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China Confirms H5N1 Antibody in Brother in Hunan
November 8, 2005
One blood test on the boy was "suspected as positive" for H5N1 bird flu
The above comment on a test on the nine year old brother of the Hunan fatality linked to H5N1 bird flu suggest that China is close to admitting their first case of H5N1 in humans. If a second blood test shows a titer four fold higher than the initial test, the boy will have met the WHO criteria for a confirmed H5N1 case.
The suspicion level for both the boy and his deceased 12 year old sister is high. Both had eaten a chicken who had died just before an H5N1 outbreak was declared by China in Hunan. Both siblings had bird flu symptoms as did a middle school teacher in the same village. The teacher had prepared a bird for eating prior to the infection and there was an open cut on his hand.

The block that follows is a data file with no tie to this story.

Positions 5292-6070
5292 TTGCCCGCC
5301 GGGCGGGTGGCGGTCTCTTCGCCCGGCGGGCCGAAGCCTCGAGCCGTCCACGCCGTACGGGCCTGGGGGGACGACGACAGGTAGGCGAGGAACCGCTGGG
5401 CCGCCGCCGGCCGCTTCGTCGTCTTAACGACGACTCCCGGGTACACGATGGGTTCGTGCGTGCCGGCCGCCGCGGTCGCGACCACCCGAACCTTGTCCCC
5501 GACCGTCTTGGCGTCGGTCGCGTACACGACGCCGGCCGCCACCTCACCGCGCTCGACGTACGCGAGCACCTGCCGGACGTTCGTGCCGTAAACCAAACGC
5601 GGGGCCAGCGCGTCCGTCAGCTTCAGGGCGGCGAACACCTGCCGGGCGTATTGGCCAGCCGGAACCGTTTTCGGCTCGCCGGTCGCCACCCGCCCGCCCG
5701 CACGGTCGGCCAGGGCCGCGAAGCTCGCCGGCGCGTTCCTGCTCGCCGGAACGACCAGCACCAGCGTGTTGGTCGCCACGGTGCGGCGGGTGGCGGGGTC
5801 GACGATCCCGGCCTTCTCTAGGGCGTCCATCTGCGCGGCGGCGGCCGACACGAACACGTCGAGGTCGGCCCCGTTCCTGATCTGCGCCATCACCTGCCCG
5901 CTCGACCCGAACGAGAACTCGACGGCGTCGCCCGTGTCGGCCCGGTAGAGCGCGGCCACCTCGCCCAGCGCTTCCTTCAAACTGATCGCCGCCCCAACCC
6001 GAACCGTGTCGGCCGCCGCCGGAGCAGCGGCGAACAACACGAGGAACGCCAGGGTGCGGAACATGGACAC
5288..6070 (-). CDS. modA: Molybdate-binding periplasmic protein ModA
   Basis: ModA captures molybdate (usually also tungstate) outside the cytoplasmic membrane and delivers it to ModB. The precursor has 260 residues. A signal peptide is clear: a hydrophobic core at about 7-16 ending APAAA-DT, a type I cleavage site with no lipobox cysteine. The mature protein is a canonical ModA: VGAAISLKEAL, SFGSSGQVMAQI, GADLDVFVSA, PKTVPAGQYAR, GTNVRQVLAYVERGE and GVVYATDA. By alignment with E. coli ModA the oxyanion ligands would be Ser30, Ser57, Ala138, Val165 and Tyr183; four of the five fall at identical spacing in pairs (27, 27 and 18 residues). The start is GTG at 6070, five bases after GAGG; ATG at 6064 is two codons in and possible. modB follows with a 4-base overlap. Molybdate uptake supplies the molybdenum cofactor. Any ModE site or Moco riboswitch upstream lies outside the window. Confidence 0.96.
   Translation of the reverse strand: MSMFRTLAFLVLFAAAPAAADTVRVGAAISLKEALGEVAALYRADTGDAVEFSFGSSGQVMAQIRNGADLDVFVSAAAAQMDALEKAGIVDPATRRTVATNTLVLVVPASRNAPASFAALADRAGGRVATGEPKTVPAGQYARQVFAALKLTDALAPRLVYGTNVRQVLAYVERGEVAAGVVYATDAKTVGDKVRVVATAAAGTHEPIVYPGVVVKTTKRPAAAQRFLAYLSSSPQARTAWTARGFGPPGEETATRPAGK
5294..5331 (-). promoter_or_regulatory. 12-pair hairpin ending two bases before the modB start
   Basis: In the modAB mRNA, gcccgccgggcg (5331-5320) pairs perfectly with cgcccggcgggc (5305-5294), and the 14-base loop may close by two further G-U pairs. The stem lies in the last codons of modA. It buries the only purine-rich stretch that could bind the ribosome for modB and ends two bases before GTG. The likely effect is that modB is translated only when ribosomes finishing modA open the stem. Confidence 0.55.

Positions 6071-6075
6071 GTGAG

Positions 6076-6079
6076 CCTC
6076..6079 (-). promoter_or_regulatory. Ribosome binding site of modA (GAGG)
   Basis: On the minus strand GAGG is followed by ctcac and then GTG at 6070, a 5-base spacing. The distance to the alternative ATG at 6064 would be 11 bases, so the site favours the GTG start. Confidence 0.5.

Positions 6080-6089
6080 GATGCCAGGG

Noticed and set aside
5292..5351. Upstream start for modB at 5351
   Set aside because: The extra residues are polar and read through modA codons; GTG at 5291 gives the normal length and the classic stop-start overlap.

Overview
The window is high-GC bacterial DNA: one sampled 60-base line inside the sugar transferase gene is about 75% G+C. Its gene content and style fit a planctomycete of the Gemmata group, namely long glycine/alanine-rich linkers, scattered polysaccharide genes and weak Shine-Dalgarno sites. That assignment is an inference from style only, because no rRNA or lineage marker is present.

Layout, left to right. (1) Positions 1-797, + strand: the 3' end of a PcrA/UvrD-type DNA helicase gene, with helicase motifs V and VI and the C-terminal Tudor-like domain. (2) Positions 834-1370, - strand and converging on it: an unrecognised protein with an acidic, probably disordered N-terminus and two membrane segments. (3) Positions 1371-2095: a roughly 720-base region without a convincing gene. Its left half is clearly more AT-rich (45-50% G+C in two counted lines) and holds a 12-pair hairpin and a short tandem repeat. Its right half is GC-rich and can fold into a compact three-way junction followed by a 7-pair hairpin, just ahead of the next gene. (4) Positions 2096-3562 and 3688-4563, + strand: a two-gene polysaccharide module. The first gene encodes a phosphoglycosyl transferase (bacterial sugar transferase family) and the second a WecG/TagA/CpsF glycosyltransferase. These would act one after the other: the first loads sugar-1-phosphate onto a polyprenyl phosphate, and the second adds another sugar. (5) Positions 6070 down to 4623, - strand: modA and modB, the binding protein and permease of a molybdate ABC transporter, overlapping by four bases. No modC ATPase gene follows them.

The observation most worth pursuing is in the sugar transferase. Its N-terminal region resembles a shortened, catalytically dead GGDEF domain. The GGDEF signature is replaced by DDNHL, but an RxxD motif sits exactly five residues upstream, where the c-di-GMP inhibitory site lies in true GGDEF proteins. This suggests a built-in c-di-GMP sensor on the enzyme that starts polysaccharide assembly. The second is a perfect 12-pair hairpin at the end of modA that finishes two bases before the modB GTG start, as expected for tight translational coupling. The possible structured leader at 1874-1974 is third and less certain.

Since both the teacher and younger brother survived, follow-up blood tests should show antibody to H5 and confirm that both were infected. If confirmed, the cases would be the first human case reported in China, the first familial cluster, and the first geographical cluster as well as the first likely fatality.
Since the outbreak was part of a string of four outbreaks in eastern China, it is likely that the outbreaks were caused by H5N1 wild bird flu. Sequence data on virus from the four outbreaks would establish the relationship between the H5N1 in the four outbreaks (Inner Mongolia, Anhui, Hunan, Lianing) and H5N1 wild bird flu in Mongolia, Russia, Kazakhstan, and Qinghai China.